Track Your Commitments in the New Year with a Bullet Journal

By Michelle Cohen
HAKOL Editor

Is organization on your list of resolutions for the Jewish new year? Bullet journaling is a great way to stay on track for your goals for the duration of the year.

A typical bullet journal’s pages are filled with tiny dots instead of lines, meaning that each page has the potential to turn into whatever layout makes the most sense for the task at hand. Each bullet journal is fully customizable and able to fit your goals, dreams and ideas for the upcoming year. The High Holidays are a time for reflection and moving forward, which is a great mindset to begin bullet journaling.

Beginning a bullet journal means coming up with goals for the next month, several months or year, and figure out small steps that will enable you to reach those goals. Some people use their bullet journals to make lists of things they want to achieve, checking them off as each item is done, while other people prefer to create a graphic design and fill it in with different colors as each part is done.

Along with goals, bullet journals are typically used to mark the passage of time. Unlike a daily planner, where spaces can be left blank, many people structure bullet journals to include every part of the day. This can help you notice daily habits and find time for things you didn’t think you’d have time for. Marking how you spend your time can lead to the ability to change these patterns, if you make a commitment to find time in the day to work toward your goals. Whether this means 15 minutes to read a book, an hour at the gym or five minutes of meditation, blocking out time in a bullet journal can help you find time you never knew you had.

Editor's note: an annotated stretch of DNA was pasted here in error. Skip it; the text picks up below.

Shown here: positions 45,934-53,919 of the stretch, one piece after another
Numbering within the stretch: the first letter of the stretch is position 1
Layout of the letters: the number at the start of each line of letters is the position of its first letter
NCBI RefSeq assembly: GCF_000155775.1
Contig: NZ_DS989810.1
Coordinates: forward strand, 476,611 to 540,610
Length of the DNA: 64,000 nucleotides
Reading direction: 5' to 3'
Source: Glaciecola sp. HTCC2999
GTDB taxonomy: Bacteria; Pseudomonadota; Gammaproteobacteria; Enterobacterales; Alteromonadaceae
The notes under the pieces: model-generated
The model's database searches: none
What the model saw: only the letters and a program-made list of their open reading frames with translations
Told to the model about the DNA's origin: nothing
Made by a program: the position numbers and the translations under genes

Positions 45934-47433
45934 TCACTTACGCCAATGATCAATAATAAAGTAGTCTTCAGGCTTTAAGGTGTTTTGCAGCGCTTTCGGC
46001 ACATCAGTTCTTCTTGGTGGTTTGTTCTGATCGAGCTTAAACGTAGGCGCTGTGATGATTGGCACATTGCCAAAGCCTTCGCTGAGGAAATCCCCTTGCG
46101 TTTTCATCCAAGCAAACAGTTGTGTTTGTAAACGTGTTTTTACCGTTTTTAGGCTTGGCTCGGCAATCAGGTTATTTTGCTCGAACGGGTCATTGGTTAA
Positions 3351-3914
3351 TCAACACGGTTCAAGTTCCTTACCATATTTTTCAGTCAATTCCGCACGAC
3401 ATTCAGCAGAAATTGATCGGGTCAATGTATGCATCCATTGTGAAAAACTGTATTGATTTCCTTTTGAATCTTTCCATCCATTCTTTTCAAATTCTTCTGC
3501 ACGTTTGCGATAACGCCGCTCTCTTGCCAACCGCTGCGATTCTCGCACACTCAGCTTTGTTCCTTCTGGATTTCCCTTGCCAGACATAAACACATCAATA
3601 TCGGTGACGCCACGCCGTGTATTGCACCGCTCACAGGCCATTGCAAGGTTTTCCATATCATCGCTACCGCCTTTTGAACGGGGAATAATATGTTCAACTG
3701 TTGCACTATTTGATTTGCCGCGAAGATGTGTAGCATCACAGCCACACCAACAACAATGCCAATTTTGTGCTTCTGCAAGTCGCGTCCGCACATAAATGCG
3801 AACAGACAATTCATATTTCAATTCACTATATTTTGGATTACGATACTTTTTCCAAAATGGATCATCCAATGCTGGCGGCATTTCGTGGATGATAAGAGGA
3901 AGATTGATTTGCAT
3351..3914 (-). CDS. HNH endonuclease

Tracking habits is another common practice. Many people create rows with habits like “Work on knitting project,” “Cook a healthy meal” or “Put away kids’ toys” and draw a small square for each day. These habit trackers are then filled in when the task is completed each day. In addition to being able to see where you succeed or fall short with your habits, these trackers can also provide motivation in and of themselves, to fill in the squares and create an aesthetically pleasing pattern. Instead of tracking habits, some people prefer to track their moods, spending, friends’ birthdays, eating habits, water consumption or a countdown to an important day. What fills in the boxes you make is entirely up to you and what fits best with your lifestyle and goals.

With the High Holidays on the horizon, there are also some religious functions to a bullet journal that might be interesting to think about. Consider adding prayer to your daily timetable, or adding commitments to Jewish values such as volunteerism and giving time to family to your calendar. Write down something you’re grateful for each day in the morning and at night. Find a daily prayer, or keep track of people who you pray for with a Mi Sheberach list.

There’s no limit to what a bullet journal can organize and track. Take practical steps toward a happier and more meaningful life in the new year by beginning a bullet journal.


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